“Looking forward, we are being told the housing market revival will be tested by rising unemployment and the imminent end of the furlough scheme. But there’s not much evidence of a slowdown at the moment.”

David Westgate, chief executive at Andrews Property Group, said: “Continued low supply, exceptional post-lockdown demand and the stamp duty cut have injected a real energy into the market.

“We expected a rebound when the country emerged from lockdown but not one this pronounced.

“In some areas prices are edging up given the sheer volume of demand. Everyone home loan approvals between May and June knows that there is a significant amount of economic uncertainty ahead, but for now the property market is firing about as well as it could.” However, Miles Robinson, head of mortgages at online broker Trussle, pointed to the difficulties faced by first-time buyers as they struggle to get on the housing ladder.

He said: “It’s important to consider that rising house prices may be positive for the market, but some groups of home buyers will not necessarily see this as good news.

“First-time buyers are facing challenging times. Many may feel locked out of the market.”



Property market has 'highest house prices ever' as stamp duty freeze sparks 'mini boom'

The property market has slowly started up again as coronavirus lockdown restrictions continue to ease. The government cuts to stamp duty have helped the housing market bounce back as house prices have been sent “rocketing”.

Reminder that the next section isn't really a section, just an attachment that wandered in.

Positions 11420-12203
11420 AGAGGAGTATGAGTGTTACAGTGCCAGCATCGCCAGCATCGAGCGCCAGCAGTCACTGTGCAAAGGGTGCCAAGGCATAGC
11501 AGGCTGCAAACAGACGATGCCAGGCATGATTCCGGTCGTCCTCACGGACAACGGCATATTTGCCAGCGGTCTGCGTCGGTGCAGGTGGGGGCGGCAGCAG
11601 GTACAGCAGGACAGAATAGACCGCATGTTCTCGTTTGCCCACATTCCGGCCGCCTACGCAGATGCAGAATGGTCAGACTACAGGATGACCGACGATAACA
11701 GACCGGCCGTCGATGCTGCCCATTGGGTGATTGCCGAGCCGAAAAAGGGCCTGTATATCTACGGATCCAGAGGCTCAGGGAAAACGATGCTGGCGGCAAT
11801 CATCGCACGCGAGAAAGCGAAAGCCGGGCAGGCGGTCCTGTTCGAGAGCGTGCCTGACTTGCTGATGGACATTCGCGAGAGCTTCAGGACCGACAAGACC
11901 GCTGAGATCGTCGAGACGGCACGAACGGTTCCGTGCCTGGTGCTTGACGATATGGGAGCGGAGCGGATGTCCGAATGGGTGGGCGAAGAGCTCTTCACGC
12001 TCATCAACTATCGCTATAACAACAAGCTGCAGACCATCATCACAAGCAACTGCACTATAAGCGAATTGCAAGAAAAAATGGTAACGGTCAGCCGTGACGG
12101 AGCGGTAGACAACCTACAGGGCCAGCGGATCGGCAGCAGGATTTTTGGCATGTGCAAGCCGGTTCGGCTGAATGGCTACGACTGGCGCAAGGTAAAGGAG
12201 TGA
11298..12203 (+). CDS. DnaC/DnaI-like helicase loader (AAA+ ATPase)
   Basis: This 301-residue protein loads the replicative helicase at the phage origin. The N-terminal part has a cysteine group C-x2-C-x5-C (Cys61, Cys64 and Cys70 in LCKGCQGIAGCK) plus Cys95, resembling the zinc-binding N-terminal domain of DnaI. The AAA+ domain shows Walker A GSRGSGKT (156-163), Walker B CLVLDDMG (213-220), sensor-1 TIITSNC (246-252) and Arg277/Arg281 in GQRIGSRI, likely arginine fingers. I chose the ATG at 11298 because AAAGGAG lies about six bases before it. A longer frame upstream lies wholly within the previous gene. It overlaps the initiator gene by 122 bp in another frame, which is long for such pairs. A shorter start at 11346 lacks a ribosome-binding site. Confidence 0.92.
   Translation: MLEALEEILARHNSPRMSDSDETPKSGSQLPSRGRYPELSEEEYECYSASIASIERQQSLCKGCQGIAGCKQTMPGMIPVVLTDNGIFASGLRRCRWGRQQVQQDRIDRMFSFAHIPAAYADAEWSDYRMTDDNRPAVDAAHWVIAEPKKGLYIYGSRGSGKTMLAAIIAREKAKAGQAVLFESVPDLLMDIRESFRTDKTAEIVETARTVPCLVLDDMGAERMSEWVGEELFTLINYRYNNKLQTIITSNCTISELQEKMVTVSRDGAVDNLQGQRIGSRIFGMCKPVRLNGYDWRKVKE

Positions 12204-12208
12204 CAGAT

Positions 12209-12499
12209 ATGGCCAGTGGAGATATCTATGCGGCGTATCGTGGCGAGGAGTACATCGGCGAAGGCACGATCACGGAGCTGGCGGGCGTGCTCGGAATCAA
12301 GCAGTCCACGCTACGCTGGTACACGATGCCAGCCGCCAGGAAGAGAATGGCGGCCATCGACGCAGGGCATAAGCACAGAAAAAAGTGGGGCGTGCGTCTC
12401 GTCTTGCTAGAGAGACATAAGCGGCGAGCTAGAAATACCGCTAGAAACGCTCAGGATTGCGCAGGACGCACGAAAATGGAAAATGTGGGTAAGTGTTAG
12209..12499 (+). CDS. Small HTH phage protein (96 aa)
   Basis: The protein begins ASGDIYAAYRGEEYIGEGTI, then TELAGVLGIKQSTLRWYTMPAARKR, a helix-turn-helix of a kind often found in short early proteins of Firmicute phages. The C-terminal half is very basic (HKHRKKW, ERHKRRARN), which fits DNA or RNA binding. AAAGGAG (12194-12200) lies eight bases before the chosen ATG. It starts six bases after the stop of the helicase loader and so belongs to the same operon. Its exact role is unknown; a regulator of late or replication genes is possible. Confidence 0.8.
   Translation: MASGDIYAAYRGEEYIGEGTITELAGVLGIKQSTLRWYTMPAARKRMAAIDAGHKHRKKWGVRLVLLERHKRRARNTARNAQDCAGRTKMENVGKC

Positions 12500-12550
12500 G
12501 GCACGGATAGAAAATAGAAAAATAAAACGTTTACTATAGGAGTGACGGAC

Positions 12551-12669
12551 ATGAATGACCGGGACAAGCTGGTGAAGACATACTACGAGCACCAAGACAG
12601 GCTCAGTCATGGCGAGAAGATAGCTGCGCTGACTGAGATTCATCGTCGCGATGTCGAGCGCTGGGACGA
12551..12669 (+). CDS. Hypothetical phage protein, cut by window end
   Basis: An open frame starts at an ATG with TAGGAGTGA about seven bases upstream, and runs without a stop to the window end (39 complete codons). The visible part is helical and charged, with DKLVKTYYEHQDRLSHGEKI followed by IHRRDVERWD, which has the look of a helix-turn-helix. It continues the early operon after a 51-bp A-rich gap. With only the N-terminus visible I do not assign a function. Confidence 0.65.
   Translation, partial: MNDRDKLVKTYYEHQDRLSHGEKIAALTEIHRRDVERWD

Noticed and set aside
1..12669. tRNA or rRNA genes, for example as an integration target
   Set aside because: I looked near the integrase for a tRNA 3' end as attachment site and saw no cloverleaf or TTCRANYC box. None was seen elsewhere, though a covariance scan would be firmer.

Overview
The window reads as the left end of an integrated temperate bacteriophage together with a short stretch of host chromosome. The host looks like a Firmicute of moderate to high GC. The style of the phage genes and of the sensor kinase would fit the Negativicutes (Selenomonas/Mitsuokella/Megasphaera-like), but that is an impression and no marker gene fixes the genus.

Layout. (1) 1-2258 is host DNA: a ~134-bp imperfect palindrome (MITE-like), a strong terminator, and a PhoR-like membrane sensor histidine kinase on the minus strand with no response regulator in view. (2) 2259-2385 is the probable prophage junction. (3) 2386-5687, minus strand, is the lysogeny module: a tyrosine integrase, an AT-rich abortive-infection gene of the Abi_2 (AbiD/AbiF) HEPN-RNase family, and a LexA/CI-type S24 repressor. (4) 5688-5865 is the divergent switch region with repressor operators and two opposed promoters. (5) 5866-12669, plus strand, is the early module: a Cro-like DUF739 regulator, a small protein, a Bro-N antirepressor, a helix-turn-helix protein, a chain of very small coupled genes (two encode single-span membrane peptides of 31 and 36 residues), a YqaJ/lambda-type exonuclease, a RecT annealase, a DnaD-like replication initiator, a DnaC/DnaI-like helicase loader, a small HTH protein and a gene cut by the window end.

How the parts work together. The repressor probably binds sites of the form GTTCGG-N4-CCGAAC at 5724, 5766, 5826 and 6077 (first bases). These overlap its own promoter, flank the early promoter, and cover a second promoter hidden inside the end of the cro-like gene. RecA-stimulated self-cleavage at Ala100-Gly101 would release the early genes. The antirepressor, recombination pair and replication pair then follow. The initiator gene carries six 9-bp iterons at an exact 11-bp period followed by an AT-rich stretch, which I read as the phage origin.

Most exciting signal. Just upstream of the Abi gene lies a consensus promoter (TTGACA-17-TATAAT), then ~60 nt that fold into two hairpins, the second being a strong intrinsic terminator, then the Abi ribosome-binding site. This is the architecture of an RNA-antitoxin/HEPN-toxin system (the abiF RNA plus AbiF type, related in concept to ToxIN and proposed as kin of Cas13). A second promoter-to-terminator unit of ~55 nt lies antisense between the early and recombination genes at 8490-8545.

Managing director of Halifax Russell Galley said: “Following four months of decline, average house prices in July experienced their greatest month on month increase this year, up 1.6 percent from June and comfortably offsetting losses in 2020.

“The average house price in July is the highest it has ever been since the Halifax House Price Index began, 3.8 percent higher than a year ago.”

The report explained the “highest prices ever” could be down to the cut in stamp duty and this has made the housing market appear promising.

He continued: “The latest data adds to the emerging view that the market is experiencing a surprising spike post lockdown.

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“As pent-up demand from the period of lockdown is released into a largely open housing market, a low supply of available homes is helping to exert upwards pressure on house prices.